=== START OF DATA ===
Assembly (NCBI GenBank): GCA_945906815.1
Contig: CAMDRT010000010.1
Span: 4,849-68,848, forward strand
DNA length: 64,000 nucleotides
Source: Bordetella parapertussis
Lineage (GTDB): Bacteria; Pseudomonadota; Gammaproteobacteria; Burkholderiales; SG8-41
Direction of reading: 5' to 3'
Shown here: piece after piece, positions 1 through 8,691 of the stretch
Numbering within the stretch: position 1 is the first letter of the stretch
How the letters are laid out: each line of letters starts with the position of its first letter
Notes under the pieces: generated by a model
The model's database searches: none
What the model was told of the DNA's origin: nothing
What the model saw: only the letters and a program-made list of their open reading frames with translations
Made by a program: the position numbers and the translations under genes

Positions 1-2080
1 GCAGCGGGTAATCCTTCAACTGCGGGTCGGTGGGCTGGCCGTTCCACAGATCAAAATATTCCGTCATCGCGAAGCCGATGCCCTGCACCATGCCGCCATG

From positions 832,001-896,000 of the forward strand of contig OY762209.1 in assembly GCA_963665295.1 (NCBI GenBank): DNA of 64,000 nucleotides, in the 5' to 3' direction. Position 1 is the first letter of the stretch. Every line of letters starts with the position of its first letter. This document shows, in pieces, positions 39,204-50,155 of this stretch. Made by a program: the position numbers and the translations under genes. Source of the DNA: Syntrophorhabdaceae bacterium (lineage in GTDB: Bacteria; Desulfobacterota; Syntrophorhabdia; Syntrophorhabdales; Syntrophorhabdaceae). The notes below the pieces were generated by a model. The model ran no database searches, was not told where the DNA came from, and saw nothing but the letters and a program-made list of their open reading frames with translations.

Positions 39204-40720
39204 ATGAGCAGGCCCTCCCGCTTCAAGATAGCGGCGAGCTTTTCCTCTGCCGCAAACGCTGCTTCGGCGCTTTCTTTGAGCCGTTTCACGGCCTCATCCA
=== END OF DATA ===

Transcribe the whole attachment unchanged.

Assembly (NCBI GenBank): GCA_945906815.1
Contig: CAMDRT010000010.1
Span: 4,849-68,848, forward strand
DNA length: 64,000 nucleotides
Source: Bordetella parapertussis
Lineage (GTDB): Bacteria; Pseudomonadota; Gammaproteobacteria; Burkholderiales; SG8-41
Direction of reading: 5' to 3'
Shown here: piece after piece, positions 1 through 8,691 of the stretch
Numbering within the stretch: position 1 is the first letter of the stretch
How the letters are laid out: each line of letters starts with the position of its first letter
Notes under the pieces: generated by a model
The model's database searches: none
What the model was told of the DNA's origin: nothing
What the model saw: only the letters and a program-made list of their open reading frames with translations
Made by a program: the position numbers and the translations under genes

Positions 1-2080
1 GCAGCGGGTAATCCTTCAACTGCGGGTCGGTGGGCTGGCCGTTCCACAGATCAAAATATTCCGTCATCGCGAAGCCGATGCCCTGCACCATGCCGCCATG

From positions 832,001-896,000 of the forward strand of contig OY762209.1 in assembly GCA_963665295.1 (NCBI GenBank): DNA of 64,000 nucleotides, in the 5' to 3' direction. Position 1 is the first letter of the stretch. Every line of letters starts with the position of its first letter. This document shows, in pieces, positions 39,204-50,155 of this stretch. Made by a program: the position numbers and the translations under genes. Source of the DNA: Syntrophorhabdaceae bacterium (lineage in GTDB: Bacteria; Desulfobacterota; Syntrophorhabdia; Syntrophorhabdales; Syntrophorhabdaceae). The notes below the pieces were generated by a model. The model ran no database searches, was not told where the DNA came from, and saw nothing but the letters and a program-made list of their open reading frames with translations.

Positions 39204-40720
39204 ATGAGCAGGCCCTCCCGCTTCAAGATAGCGGCGAGCTTTTCCTCTGCCGCAAACGCTGCTTCGGCGCTTTCTTTGAGCCGTTTCACGGCCTCATCCA